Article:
7 Days in Dubrovnik
7 Days in Dubrovnik
There is much to do and see in Dubrovnik. We have compiled a seven-day schedule that will help you see much of what the city has to offer. This is just a suggestion and should be used as such but the staff at Tour the Game of Thrones not only wants you to join them on one of their famous walking tours, they want to make sure you get the most out of your experience in this magical city.
Day 1: City Walls
The perfect introduction to Dubrovnik is to walk around its city walls, accessed by the main entrance by the Pile Gate. Admission allows you to stroll high up over the Old Town at your own pace, getting your bearings and admiring both the stunning views and the skill with which the great architects created these historic fortifications. The Walls, that for centuries defended the ancient Dubrovnik from the barbarian hordes, the Saracens, the Ottomans and the Dubrovnik’s commercial rivals, the Venetians have withstood the test of time and are a sight to behold even today. Any Game of Thrones fan will recognize some landmarks within the Old Town from the bird’s eye perspective.
Day 2: Mljet
For complete silence, rest and relaxation, take the catamaran or the ferry from Dubrovnik and leave the world behind. Mljet is Dalmatia’s most southern, beautiful island. A third of it is a national park, where the 12th-century Monastery of St Mary sits in the middle of an isolated saltwater lake. The rest of Mljet is undeveloped and unspoiled, which makes it a refreshing change from the busy tourist hotspot such as Dubrovnik.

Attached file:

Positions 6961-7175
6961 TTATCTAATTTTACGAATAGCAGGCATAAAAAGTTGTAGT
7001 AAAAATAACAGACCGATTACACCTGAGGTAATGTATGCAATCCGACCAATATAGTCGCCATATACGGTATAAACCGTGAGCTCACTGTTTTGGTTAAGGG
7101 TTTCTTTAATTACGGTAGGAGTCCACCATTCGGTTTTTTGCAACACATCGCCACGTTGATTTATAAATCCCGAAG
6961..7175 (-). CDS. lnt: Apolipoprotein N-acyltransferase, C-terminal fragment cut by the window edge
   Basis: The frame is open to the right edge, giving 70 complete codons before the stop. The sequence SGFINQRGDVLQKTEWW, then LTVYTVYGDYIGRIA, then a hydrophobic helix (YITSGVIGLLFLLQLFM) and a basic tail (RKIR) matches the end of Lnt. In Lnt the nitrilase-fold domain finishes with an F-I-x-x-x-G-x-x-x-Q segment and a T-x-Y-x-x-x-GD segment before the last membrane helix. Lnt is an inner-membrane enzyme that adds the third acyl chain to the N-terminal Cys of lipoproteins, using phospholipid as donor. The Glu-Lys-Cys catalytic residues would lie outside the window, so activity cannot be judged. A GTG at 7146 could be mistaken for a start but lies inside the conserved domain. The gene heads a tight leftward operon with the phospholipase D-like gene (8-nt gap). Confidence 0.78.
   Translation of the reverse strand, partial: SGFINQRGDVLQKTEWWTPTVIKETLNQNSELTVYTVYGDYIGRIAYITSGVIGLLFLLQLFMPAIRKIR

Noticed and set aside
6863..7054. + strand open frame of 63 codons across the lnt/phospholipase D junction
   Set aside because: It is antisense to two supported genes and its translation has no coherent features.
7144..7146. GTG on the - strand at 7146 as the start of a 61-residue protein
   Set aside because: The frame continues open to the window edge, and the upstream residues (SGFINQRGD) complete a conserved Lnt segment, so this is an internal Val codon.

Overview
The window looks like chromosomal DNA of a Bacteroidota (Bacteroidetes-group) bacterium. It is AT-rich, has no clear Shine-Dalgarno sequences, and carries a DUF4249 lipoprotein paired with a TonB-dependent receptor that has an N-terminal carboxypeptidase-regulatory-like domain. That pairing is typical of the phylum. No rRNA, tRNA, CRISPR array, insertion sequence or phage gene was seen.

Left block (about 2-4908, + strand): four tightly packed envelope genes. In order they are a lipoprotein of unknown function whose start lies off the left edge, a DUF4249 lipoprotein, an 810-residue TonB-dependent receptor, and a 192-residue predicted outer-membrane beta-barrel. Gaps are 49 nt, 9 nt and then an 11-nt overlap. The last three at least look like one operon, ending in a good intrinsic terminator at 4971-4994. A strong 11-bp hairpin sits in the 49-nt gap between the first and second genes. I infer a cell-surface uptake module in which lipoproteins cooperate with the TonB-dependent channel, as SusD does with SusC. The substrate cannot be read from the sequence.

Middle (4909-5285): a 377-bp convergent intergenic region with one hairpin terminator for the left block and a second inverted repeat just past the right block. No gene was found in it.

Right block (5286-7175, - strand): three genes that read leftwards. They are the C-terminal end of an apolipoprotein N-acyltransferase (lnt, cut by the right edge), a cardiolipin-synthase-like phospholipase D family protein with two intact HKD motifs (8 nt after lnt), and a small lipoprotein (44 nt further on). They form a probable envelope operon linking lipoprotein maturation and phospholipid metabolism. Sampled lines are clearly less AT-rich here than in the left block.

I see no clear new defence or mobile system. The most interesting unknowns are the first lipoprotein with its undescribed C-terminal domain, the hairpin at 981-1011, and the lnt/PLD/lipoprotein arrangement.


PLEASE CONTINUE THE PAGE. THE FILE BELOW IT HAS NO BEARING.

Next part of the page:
Day 3: Ston
The gateway to Peljesac, a peninsula of fertile vineyards, long shingle beaches, and oyster farms, Ston and Mail Ston still contain stretches of the 14th-century walls that once defended the nearby saltpans from the treacherous Venetians. Each of these twin traditional settlements, a short drive north of Dubrovnik, provides the ideal introduction to the natural bounty of the area. In spring, the annual Oyster Festival brings hundreds of visitors from Dubrovnik.
Day 4: Konavle
South of Dubrovnik, fringing Croatia’s border with Montenegro, the steep hills and deep valleys of Konavle offer the perfect step in discovering Dubrovnik-Neretva County. Occasional traditional stone houses dot the terrain, some surrounded by uninterrupted nature. In spring, a newly opened cycle and hiking path is lined with signposts and information boards, part of an area-wide project to promote sustainable tourism.
Day 5: Trsteno
Spring is the best time to visit the Arboretum in Trsteno, just outside Dubrovnik. One of the many locations used in and around the city for Game of Thrones, the Arboretum doubling up as the palace gardens of the Red Keep, this historic and natural attraction dates back to 1494. The Arboretum is the product of the Renaissance era when sea captains would bring back rare and exotic seeds and plants from their travels during the Age of Discoveries.
Day 6: Korcula
Korcula is best explored before the tourists flood in. A mini sort of Dubrovnik, Korcula is one of the most relaxing getaways on the Adriatic coast and contains one of the best-preserved medieval centers in Croatia. Said to be the home of the medieval explorer Marco Polo, Korcula was long run by the Dubrovnik’s main adversaries, the Venetians who have left the mark on its magnificent architecture. While the nearby Peljesac peninsula provides great opportunities for wine tasting of the best known Croatian red wine varietal Plavac Mali, Korcula is best known for its white wine gems: Grk and Posip wine.
Day 7: Cavtat
The southernmost resort in Croatia, an old Greek, and Roman settlement, Cavtat sits a short drive south of town, closet to Dubrovnik airport. Cavtat is easily accessible by city bus or boat from Dubrovnik’s Old Town Harbour. The relaxed atmosphere of this pretty Mediterranean old town won’t leave anyone indifferent.